Production designer Marcos Pedroso renders the sex hotel as a place so sordid you can practically smell it — and that’s even before you see the donkeys humping in the yard. (Nothing like the sight of a whopping mule penis to hammer home a movie’s fascination with lust.) The rooms are bathed in a lurid red glow, as is the central corridor from which staff secure payment through window hatches that allow for the occasional bit of voyeurism. Security cameras also play into that element, uncovering secrets later on.

Perhaps even more pungently descriptive than the look of the place is sound designer Waldir Xavier’s aural racket of moaning and grunting coming from the rooms, sometimes with the added accompaniment of porn channels. Aïnouz doesn’t hold back in his depiction of an environment in which sex and desire are as dirty, sweaty, whiffy and animalistic as it gets. Heraldo even has to remove a large snake that gets into a room, and it’s not one of the sex toys provided by management.

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Naturally, Heraldo and Dayana soon start having clandestine trysts while boorish hothead Elias is elsewhere. He’s busy with plans to build an extension and add more rooms, but it doesn’t take him much time to figure out what’s going on. Elias has already threatened to kill Dayana when she tried to run off in the past, so there’s no telling what he’ll do once he discovers he’s being cheated on.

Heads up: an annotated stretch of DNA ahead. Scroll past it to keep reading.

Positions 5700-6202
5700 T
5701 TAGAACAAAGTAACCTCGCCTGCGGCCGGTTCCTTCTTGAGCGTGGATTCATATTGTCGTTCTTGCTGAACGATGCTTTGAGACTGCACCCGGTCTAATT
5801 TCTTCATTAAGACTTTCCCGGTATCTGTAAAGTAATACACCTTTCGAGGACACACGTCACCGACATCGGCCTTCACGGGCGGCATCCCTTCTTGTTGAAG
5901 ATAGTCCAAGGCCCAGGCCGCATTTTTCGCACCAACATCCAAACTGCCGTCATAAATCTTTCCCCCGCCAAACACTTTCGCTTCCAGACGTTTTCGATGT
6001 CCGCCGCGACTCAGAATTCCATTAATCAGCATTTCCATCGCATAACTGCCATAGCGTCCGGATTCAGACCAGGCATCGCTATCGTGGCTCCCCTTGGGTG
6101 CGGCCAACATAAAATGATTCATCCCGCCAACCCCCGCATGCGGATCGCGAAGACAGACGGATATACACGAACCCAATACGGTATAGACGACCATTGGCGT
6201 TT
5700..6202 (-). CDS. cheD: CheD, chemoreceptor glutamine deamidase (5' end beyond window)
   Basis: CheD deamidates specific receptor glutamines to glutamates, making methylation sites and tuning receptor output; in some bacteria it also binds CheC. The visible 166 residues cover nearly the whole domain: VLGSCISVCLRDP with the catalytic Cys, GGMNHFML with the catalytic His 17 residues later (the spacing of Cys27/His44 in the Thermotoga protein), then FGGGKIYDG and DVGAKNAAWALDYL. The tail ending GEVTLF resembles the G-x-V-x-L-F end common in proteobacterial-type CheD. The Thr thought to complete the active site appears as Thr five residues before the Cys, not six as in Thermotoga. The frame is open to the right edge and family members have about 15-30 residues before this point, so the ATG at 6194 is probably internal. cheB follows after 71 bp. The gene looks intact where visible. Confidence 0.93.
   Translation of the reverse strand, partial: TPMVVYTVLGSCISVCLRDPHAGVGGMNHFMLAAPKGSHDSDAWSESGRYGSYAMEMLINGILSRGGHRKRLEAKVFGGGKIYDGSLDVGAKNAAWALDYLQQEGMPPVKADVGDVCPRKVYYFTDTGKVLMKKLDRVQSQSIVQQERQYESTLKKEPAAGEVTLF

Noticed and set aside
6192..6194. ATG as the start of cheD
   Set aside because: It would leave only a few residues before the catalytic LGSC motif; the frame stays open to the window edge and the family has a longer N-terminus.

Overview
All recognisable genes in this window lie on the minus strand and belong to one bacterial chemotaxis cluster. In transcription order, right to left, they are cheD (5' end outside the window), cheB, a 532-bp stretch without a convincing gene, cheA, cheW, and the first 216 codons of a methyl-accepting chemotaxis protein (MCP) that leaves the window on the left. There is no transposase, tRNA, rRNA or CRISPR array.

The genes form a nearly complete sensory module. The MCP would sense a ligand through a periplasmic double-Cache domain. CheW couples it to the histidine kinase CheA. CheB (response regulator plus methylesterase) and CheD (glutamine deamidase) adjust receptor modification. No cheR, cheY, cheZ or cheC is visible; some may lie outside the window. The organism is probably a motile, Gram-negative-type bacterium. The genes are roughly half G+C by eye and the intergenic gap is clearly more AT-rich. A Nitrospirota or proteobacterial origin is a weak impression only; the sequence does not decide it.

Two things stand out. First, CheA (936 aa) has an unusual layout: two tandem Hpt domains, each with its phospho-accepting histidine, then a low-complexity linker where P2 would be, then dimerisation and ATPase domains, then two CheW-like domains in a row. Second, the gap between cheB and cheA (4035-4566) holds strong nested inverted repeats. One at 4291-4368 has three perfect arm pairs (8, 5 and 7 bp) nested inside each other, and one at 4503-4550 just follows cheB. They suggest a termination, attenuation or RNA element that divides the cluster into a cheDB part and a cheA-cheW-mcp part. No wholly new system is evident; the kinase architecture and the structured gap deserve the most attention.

Aïnouz teases out the possible scenarios, stirring in homoerotic tension when Elias starts getting drunk and handsy around Heraldo. It’s clear the older man is no stranger to crime, even before we witness his method of dealing with a motel guest’s inconvenient heart attack. The identity of that guest and his link back to an earlier event is one of the screenplay’s more schematic touches.

Even so, the movie’s overripe sensuality pairs well with the menace of isolated settings like a wind farm on a lonely stretch of beach at night. Likewise the simmering threat of violence or sexual abuse.

But the climactic action is somewhat wayward, with a too easy solution supplied by an unfortunate animal in the wrong place at the wrong time. Dayana talks about being treated like an animal by Elias, and with the donkeys and goat and chickens always around in the motel yard, that metaphor feels heavy-handed. The script’s other failing is its wishy-washy wrap-up of the Bambina business.

Despite its flaws, Motel Destino has mood, rawness and atmosphere to burn, fueled by Amine Bouhafa’s score, which becomes steadily more disquieting as it ratchets up the urgency.

Strong performances by the three leads motor along on the characters’ nervous energy, apprehension or anger, and screen newcomer Xavier keeps you invested in Heraldo’s ordeal. Aïnouz employs the central character as a stand-in for Brazilian youth, whose drive and desire are held back by a corrupt older generation intent on maintaining its power. It’s that kind of oppression that forces young men like Heraldo to bend their fates.